LA Dodgers sold to Magic Johnson consortium

Earvin "Magic" Johnson Earvin "Magic" Johnson and his associates plan to pay $2bn for LA Dodgers

The LA Dodgers baseball club is to be sold to a consortium that includes the former basketball star Magic Johnson.

The club and owner Frank McCourt said they planned to sell the team and Dodger Stadium for $2bn (£1.25bn) to Guggenheim Baseball Management LLC.

The sale could help the club to emerge from bankruptcy.

Mr McCourt and some affiliates of the buyers will also form a joint venture to buy the surrounding property and car parks for $150m.

The deal is subject to approval in a federal bankruptcy court.

The business - one of the most prestigious franchises in sport - has been overseen by a bankruptcy court since June.

That followed a move in April last year by Major League Baseball, the sport's ruling body, to take over the day-to-day running of the club following questions about its financing and a fight for ownership between Mr McCourt and his former wife Jamie.

Debt

Mr McCourt bought the team in 2004 from the Fox division of News Corporation for $430m. The deal also gave him ownership of Dodger Stadium and 250 acres of land that included the car parks.

The team's debt stood at $579m as of January 2012.

The sale announcement came shortly after Major League Baseball owners had approved three bidders for an auction of the team which was expected to start later on Wednesday.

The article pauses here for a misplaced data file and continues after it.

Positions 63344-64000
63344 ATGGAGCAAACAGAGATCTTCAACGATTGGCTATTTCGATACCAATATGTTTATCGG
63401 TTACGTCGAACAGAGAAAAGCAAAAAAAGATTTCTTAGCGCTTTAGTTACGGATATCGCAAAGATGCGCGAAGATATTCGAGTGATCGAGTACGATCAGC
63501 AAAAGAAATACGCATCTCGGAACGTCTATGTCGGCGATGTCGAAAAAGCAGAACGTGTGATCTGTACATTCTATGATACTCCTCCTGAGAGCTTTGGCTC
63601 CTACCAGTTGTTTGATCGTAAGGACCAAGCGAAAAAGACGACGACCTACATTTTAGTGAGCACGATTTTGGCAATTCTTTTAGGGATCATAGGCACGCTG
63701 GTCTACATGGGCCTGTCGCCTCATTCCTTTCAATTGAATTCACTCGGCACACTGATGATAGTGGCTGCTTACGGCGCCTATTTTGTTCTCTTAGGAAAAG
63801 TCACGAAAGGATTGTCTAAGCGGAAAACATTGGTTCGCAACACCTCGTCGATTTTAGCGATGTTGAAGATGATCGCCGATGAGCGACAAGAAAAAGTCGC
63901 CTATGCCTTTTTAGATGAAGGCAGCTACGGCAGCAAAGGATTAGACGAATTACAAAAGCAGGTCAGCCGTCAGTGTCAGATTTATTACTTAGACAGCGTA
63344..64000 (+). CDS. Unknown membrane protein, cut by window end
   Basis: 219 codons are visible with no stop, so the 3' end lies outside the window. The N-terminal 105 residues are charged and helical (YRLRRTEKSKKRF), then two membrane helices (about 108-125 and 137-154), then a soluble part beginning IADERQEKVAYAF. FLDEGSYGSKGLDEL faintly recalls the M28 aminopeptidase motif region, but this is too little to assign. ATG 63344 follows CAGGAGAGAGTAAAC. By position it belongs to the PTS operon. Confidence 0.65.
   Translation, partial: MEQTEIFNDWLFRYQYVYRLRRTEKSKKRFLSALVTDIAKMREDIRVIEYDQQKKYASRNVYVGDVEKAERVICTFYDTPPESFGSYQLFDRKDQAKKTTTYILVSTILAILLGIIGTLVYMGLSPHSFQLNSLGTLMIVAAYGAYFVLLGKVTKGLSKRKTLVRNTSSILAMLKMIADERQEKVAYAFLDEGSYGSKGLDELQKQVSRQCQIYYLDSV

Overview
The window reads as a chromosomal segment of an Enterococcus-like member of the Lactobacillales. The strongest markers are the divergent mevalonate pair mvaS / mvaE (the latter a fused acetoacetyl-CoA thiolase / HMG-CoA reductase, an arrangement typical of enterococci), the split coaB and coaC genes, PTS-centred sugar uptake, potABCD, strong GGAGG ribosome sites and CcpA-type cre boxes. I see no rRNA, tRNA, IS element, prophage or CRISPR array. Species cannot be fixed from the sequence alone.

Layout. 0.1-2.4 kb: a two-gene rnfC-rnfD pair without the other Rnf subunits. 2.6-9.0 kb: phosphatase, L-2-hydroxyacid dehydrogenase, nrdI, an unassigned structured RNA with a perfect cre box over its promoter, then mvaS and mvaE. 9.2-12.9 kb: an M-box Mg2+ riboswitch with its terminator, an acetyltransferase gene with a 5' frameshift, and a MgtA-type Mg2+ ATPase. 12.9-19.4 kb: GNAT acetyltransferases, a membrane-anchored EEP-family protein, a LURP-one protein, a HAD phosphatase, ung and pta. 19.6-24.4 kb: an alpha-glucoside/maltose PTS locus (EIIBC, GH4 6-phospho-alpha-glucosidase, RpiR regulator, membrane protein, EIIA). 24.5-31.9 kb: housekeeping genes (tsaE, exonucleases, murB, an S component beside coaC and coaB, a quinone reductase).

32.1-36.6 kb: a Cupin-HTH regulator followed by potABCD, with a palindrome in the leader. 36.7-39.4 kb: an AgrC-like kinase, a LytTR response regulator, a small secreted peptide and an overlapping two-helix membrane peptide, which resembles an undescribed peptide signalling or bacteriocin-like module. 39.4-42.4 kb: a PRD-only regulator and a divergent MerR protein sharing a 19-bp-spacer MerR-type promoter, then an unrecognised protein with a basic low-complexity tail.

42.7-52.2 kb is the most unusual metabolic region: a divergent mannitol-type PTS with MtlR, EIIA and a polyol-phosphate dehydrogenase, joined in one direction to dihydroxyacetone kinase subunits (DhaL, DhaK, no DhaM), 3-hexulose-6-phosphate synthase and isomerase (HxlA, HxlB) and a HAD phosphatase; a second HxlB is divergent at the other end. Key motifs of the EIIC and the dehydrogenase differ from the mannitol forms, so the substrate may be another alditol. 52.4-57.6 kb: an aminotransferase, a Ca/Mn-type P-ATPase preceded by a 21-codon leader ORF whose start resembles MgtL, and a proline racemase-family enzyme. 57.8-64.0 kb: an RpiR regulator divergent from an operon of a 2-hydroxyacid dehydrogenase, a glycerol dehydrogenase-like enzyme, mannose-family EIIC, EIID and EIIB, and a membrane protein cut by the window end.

Mr McCourt said: "This agreement with Guggenheim reflects both the strength and future potential of the Los Angeles Dodgers, and assures that the Dodgers will have new ownership with deep local roots."

Earvin "Magic" Johnson, 52, played 13 seasons for the Los Angeles Lakers, winning five NBA championships and three Most Valuable Player awards.

He retired from the NBA in 1991 after being diagnosed with HIV, the virus that causes AIDS, before returning to the game and eventually retiring for good in 1996.

News Corporation's Fox sports unit and Time Warner Cable are now expected to battle for the rights to screen the team's games.

More on This Story

The BBC is not responsible for the content of external Internet sites

More Business stories

RSS

Features

  • The Duchess and Duke of Cambridge and Prince GeorgeGorgeous George

    Baby steals show as tour reveals rise in support for monarchy


  • Houses of ParliamentBig impact?

    How a Scottish Yes vote would change the UK Parliament


  • Kim Jong-un visits a children's campThe Notepad Men

    Who are the people who take down Kim Jong-un's every word?


  • Donald Tusk7 days quiz

    What made Poland's prime minister become an internet hit?


  • Beebcoins logoMaking money

    How easy is to coin your own virtual currency?


BBC © 2014 The BBC is not responsible for the content of external sites. Read more.

This page is best viewed in an up-to-date web browser with style sheets (CSS) enabled. While you will be able to view the content of this page in your current browser, you will not be able to get the full visual experience. Please consider upgrading your browser software or enabling style sheets (CSS) if you are able to do so.